Protocols in Current Issue
Protocols in Past Issues
0 Q&A 2821 Views Dec 5, 2020

During immune responses, B cells home to lymph nodes (LN), where they encounter antigens. Homing starts with capture and L-selectin-dependent rolling on the activated endothelium of high endothelial venules (HEV). After recognition of chemokines presented on HEV, activation of B cell integrins occurs mediating firm arrest. Subsequently, B cells crawl to the spot of extravasation to enter the LN. Extravasation can be visualized and quantified in vivo by intravital microscopy (IVM) of the inguinal LN. Here, we describe an established protocol that permits detailed in vivo analysis of B cell recruitment to LN under sterile inflammatory conditions. We describe data acquisition, exportation, quantification, and statistical analysis using specialized software. IVM of LN is a powerful technique that can provide a better understanding of B cell migratory behavior during inflammation in vivo.

0 Q&A 5297 Views Apr 20, 2019
Microglia are the resident immune cells of the central nervous system (CNS). In the last year, the improvements in the transgenic mouse technologies and imaging techniques have shed light on microglia functions under physiological conditions. Microglia continuously scan the brain parenchyma with their highly motile processes, maintaining tissue homeostasis and participating in neuronal circuits refinement. Here, we describe a protocol that enables us to perform time-lapse imaging of microglial cells in acute hippocampal slices, making image acquisition possible on an electrophysiology rig equipped with a standard imaging system. Using this ex vivo approach, we investigated microglial processes scanning abilities under physiological condition in hippocampus.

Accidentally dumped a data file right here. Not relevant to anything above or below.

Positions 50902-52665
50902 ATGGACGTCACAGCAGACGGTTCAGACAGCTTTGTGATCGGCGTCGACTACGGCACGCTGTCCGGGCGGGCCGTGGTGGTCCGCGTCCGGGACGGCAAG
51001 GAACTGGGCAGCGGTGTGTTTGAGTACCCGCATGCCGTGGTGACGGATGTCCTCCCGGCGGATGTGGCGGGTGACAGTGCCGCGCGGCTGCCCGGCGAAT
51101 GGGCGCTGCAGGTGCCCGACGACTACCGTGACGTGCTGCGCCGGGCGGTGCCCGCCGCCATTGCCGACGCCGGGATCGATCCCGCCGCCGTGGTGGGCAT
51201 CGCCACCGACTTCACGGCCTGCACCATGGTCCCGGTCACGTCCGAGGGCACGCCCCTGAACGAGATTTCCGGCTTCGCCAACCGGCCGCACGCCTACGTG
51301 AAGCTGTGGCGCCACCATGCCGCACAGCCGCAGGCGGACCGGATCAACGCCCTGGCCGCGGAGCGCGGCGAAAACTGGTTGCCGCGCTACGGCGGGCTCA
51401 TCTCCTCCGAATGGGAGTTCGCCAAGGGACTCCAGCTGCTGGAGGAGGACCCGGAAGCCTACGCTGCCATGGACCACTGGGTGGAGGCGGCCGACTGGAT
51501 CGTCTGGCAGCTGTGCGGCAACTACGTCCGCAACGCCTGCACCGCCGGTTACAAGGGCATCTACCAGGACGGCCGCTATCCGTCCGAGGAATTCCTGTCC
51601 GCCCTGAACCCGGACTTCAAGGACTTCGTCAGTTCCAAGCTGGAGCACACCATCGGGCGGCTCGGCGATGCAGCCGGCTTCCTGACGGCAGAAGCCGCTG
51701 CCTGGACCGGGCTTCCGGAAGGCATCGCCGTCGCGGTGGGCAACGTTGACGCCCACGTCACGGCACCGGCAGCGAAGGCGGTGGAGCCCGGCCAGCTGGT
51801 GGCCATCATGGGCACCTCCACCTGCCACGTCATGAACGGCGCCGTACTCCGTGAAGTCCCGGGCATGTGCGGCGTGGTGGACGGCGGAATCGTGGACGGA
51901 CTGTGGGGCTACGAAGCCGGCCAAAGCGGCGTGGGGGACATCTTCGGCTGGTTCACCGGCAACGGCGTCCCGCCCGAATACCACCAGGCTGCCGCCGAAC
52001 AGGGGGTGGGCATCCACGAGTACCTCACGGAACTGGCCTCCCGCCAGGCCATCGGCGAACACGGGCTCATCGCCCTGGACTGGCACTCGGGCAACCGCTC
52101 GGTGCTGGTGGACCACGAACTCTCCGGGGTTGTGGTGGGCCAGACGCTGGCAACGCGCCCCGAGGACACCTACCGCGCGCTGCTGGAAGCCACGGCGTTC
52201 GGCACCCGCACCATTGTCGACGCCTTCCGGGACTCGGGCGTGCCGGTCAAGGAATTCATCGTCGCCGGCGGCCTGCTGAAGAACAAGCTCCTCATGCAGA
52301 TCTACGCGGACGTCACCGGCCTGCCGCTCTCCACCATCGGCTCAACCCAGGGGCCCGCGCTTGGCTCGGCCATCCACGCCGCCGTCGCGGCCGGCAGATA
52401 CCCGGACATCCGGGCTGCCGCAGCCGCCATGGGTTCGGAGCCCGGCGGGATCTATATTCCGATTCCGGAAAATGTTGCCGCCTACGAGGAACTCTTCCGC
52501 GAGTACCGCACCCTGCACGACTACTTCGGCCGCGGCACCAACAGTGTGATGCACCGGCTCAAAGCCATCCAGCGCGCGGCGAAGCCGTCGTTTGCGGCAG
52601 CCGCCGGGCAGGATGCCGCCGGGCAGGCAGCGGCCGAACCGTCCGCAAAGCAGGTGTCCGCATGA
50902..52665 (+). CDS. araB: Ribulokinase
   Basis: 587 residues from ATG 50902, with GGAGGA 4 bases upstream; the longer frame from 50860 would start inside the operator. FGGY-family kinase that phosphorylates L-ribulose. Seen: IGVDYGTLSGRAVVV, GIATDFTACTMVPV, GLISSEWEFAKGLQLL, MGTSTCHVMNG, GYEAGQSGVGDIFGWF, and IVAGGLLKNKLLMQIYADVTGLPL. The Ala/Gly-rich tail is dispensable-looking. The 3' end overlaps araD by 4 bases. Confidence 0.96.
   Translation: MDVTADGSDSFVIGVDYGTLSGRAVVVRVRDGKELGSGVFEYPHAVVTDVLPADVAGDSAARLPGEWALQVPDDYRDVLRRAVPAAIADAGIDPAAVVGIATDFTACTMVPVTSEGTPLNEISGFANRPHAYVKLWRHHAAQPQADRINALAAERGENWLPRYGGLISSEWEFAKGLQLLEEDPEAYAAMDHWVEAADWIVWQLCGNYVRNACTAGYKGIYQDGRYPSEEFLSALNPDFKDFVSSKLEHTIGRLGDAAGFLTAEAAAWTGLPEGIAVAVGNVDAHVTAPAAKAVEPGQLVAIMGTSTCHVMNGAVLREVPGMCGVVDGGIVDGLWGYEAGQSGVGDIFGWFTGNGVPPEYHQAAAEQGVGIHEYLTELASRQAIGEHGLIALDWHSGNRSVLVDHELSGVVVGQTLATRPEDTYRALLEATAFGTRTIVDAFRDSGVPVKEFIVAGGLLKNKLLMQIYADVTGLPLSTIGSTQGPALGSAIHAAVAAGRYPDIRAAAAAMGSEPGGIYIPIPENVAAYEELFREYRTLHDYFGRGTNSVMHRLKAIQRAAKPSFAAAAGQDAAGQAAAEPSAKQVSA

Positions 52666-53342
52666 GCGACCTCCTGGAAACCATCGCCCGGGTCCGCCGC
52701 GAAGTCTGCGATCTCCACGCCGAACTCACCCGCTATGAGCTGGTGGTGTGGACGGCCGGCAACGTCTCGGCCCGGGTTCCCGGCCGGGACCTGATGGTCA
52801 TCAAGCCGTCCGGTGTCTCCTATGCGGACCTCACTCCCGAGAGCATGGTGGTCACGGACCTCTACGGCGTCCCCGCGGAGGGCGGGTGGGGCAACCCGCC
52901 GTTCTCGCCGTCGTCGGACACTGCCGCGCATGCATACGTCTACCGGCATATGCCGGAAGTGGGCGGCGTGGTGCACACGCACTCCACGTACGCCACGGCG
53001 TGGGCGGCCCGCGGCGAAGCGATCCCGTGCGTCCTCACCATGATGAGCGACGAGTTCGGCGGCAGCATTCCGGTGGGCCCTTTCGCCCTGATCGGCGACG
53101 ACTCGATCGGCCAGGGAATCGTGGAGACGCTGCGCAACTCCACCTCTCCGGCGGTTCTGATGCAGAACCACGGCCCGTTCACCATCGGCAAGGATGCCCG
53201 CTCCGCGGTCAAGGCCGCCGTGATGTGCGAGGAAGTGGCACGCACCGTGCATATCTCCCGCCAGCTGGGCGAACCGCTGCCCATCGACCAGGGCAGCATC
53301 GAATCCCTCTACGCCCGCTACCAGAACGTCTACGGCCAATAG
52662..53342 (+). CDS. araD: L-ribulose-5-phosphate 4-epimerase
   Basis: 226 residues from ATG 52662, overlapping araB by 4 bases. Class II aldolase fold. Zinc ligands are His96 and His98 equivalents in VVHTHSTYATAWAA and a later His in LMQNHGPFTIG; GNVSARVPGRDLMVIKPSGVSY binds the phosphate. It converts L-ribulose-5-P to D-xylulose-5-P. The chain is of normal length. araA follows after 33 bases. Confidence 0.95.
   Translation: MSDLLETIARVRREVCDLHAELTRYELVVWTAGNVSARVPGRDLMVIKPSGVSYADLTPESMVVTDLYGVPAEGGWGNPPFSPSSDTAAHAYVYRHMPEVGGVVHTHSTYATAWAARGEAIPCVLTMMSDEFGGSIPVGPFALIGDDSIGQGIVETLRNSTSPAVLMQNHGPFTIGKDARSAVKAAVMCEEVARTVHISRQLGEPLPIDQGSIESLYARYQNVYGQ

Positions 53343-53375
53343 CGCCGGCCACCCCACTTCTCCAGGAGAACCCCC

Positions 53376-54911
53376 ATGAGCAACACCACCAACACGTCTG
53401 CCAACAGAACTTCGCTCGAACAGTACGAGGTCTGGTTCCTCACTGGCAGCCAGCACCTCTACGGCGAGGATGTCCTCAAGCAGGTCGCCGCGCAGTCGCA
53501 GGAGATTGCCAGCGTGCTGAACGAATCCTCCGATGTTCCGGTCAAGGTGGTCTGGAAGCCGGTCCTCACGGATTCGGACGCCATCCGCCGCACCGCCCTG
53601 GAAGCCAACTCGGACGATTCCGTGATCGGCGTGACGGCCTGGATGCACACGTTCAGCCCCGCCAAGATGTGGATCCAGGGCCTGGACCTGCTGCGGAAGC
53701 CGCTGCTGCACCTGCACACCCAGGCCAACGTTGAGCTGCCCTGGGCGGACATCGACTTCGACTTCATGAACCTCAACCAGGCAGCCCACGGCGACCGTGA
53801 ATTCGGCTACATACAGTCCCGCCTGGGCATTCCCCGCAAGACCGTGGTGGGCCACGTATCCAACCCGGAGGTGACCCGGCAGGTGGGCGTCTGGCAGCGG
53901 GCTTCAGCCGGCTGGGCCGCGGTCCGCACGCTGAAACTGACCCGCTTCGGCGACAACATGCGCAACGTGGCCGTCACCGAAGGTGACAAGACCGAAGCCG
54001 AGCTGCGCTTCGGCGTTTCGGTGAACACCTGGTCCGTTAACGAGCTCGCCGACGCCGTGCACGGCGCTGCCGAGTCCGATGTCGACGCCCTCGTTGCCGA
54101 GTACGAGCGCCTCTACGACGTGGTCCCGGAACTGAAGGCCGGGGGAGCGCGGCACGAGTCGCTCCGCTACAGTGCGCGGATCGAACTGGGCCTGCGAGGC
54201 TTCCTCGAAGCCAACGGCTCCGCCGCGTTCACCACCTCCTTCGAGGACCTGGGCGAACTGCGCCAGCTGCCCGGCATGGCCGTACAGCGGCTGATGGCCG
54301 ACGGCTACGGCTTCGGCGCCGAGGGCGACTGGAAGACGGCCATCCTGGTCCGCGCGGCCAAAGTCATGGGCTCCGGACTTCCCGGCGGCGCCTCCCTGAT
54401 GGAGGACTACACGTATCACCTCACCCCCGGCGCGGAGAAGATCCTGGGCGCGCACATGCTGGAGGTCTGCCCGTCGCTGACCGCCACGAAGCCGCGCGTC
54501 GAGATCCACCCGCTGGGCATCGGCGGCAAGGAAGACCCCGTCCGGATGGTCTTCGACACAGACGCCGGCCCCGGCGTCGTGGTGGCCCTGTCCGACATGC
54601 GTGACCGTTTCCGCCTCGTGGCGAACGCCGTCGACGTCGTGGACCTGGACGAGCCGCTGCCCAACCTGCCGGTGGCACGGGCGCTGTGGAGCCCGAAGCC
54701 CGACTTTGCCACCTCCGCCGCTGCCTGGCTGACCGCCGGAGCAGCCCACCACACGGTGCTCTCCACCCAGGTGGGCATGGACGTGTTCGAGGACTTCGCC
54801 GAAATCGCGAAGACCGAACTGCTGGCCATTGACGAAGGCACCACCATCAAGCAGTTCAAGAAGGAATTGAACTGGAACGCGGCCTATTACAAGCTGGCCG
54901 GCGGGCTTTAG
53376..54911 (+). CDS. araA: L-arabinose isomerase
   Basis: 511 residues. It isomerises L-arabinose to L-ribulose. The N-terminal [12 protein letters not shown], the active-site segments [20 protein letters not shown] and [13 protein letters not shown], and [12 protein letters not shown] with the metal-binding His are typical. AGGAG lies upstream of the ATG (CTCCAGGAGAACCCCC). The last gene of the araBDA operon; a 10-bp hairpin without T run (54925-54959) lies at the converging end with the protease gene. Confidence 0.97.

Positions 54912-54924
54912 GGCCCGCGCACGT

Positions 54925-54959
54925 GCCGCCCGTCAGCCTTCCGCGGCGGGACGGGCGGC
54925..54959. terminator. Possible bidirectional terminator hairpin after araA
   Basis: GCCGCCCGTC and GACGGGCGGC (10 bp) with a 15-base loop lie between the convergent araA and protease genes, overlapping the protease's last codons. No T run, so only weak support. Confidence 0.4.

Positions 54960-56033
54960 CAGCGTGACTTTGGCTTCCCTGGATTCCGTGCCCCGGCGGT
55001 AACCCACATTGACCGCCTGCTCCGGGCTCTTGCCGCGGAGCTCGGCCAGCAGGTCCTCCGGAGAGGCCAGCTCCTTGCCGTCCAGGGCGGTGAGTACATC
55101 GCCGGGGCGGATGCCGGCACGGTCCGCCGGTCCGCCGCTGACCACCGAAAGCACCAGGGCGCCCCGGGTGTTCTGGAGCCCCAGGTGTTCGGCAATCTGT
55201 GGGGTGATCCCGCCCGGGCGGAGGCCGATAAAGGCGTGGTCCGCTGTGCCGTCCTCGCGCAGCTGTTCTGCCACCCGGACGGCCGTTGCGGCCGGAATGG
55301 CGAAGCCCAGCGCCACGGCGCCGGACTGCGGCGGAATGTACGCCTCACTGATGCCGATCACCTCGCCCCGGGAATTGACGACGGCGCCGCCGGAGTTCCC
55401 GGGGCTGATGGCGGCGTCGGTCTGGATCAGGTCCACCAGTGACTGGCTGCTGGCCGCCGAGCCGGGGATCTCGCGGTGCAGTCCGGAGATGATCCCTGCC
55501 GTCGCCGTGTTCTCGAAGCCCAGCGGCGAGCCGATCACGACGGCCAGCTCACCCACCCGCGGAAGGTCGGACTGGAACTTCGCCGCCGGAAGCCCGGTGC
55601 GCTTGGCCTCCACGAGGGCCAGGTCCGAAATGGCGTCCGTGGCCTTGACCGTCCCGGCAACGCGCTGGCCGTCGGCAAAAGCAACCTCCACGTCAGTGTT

0 Q&A 14433 Views Jun 20, 2018
Macrophages have well-characterized roles in skeletal muscle repair and regeneration. Relatively little is known regarding the role of resident macrophages in skeletal muscle homeostasis, extracellular matrix remodeling, growth, metabolism and adaptation to various stimuli including exercise and training. Despite speculation into macrophage contributions during these processes, studies characterizing macrophages in non-injured muscle are limited and methods used to identify macrophages vary. A standardized method for the identification of human resident skeletal muscle macrophages will aide in the characterization of these immune cells and allow for the comparison of results across studies. Here, we present an immunohistochemistry (IHC) protocol, validated by flow cytometry, to distinctly identify resident human skeletal muscle macrophage populations. We show that CD11b and CD206 double IHC effectively identifies macrophages in human skeletal muscle. Furthermore, the majority of macrophages in non-injured human skeletal muscle show a ‘mixed’ M1/M2 phenotype, expressing CD11b, CD14, CD68, CD86 and CD206. A relatively small population of CD11b+/CD206- macrophages are present in resting skeletal muscle. Changes in the relative abundance of this population may reflect important changes in the skeletal muscle environment. CD11b and CD206 IHC in muscle also reveals distinct morphological features of macrophages that may be related to the functional status of these cells.
0 Q&A 7136 Views Dec 5, 2017
The established primary trigger of Alzheimer’s disease’s is β-amyloid (Aβ) (Mucke and Selkoe, 2012). Amyloid precursor protein (APP) endocytosis is required for Aβ generation at early endosomes (Rajendran and Annaert, 2012). APP retention at endosomes also depends on its recycling back to the plasma membrane (Koo et al., 1996; Ubelmann et al., 2017). The following recycling assay has been optimized to assess APP recycling by live murine Neuro2a cells, a neuroblastoma cell line (Ubelmann et al., 2017).

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